I took away the point that the amount of funding needed to start a business is variable, and so are the needs of the founders. Founders shouldn't deal with more or less than they are comfortable with. Personally, I lean more in the direction you do, wanting a business to be cash flow positive before I took any outside capital. But that would be extremely difficult in many situations, and limiting yourself to having a product that is very small profitable now may limit your ability to build a product that is hugely profitable in the future. My thinking is that a founder needs to take time and evaluate carefully whether they should seek investment or bootstrap.
My favorite business book, I think, is "Growing a Business" by Paul Hawken. Pretty down to earth and he says a lot of things you'll see by people like 37 signals, except he said them back in the 80ies: http://www.amazon.com/dp/0671671642?tag=dedasys-20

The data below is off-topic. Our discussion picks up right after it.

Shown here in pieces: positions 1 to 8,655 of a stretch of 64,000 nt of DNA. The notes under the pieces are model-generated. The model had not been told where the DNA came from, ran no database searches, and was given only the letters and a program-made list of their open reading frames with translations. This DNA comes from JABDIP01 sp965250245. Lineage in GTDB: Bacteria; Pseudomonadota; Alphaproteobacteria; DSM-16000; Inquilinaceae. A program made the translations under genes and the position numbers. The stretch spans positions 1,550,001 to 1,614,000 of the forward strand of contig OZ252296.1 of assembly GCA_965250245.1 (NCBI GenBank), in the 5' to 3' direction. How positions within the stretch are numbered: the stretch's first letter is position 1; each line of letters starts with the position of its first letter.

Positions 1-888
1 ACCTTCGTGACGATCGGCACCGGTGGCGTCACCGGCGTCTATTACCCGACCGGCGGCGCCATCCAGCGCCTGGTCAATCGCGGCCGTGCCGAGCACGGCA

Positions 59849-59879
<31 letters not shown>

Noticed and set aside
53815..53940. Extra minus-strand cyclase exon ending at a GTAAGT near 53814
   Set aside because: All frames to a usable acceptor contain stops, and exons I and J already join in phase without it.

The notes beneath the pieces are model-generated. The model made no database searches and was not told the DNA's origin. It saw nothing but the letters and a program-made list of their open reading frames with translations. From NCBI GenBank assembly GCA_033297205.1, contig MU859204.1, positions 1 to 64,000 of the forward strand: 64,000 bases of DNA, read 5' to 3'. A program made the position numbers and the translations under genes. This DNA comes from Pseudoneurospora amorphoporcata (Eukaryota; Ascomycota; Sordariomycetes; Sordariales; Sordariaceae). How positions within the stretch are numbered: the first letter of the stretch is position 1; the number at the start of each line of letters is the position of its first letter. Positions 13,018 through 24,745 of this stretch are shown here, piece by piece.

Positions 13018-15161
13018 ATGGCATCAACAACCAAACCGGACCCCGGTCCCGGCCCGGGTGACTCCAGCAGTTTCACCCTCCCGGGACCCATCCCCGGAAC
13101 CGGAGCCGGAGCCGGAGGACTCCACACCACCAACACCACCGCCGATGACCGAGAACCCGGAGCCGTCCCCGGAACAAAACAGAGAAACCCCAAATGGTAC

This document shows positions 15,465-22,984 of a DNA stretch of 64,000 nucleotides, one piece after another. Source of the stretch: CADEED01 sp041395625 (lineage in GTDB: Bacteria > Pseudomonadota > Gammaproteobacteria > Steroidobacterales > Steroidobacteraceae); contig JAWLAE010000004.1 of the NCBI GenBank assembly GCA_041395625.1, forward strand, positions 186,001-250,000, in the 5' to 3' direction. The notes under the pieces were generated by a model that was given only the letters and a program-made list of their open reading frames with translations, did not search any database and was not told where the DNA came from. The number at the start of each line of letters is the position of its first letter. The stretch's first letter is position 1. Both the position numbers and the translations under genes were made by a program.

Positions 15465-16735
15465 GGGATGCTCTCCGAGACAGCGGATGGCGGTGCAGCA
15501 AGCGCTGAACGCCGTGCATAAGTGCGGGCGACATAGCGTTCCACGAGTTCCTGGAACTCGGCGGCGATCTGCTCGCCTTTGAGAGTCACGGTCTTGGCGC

You might also think the title sounds "treehuggerish", I found the book not to be like that at all but very inspiring and useful.
With non-technical books (literature, history, quality-of-life), most of the time will be invested into actual reading, with a bit of pondering and maybe discussing. We can have a conversation right away, and there's still knowledge and insight to be gained.
Here are some non-technical books I'd like to read:
* How to Read a Book - http://amazon.com/dp/0671212095
* Influence: The Psychology of Persuasion - http://amazon.com/dp/006124189X
* Liar's Poker - http://amazon.com/dp/0140143459
* Growing a Business - http://amazon.com/dp/0671671642
For those of you arguing for or against, read Joel's Strategy Letter I: Ben and Jerry's vs. Amazon: http://www.joelonsoftware.com/articles/fog0000000056.html
I am with the 37signals guys on this one. DHH's startup school presentation was refreshing.
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